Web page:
I’ve wondered for quite a long time whether 2 Peter 3:16 means what we think it means. The Greek word (“hard to understand”, δυσνόητος) is unusual; Peter, curiously enough, could have used a simpler to understand expression.
The verse is very often used to support an objection to clear translation. I’ve come to the opinion that this verse can’t be used to support such an objection.
The word only occurs once in the NT. It also occurs in Lucian’s “Alexander the Oracle-Monger” (Para 54).
I laid a good many traps of this kind for him; here is another: I asked only one question, but wrote outside the packet in the usual form, So-and-so’s eight Queries, giving a fictitious name and sending the 120 drachmas [~13.6 troy ounces of silver]. Satisfied with the payment of the money and the inscription on the packet, he gave me eight answers to my one question. This was, “When will Alexander’s imposture be detected?” The answers concerned nothing in heaven or earth, but were all silly and meaningless together.
The phrase of interest is the very last one. “Silly” translates δυσνόητος. The entire tone of this section, indeed, the entire book, will not allow for “unable to understand.” Lucian is making fun of Alexander. It’s not that Alexander’s reply was “hard to understand.” But, the answers were just stupid or infantile. It’s as if Lucian is saying, “Gosh, a person with a brain could have done better.” (if you think I’m overstating, go here (http://www.epicurus.net/en/alexander.html) and read the first paragraph.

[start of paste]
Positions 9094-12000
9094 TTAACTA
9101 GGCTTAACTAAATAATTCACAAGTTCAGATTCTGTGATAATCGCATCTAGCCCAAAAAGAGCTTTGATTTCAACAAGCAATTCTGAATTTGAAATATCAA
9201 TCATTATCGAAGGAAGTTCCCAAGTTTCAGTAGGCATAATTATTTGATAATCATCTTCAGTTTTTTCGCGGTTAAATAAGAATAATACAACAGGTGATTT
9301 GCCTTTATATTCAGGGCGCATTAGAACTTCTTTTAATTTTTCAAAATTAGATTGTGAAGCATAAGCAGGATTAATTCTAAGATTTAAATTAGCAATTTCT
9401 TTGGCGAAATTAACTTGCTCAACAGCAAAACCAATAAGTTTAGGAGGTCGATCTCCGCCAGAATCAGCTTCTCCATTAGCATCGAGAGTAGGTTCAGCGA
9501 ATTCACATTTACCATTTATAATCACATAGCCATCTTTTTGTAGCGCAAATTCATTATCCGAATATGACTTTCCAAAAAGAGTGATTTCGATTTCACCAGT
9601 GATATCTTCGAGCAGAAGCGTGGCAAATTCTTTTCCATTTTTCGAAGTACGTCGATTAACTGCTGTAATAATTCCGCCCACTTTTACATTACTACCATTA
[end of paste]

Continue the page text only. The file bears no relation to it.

Here’s what I’m thinking. The definition of δυσνόητος should be something like: “refusal to cognitively accept. The word does not refer to an inability caused by lack of intelligence or knowledge, or to the difficulty of the content, but has more to do with how one disparages the value of the content that actually is communicated.”
2 Peter 3:16 (NIV) says:
He writes the same way in all his letters, speaking in them of these matters. His letters contain some things that are hard to understand, which ignorant and unstable people distort, as they do the other Scriptures, to their own destruction.
Keep in mind that Peter refers to Paul to bolster the importance of what he himself writes. It seems odd to me that Peter would commend Paul for wisdom and do that in a context where he immediately adds, “Well, you can’t understand him half the time anyway.” And, furthermore, where then is the culpability for the “ignorant and unstable” if Paul is hard to understand to begin with? Such “logic” doesn’t work for me.
“His letters contain content which some find silly, which the ignorant and unstable distort, …”
What are your thoughts?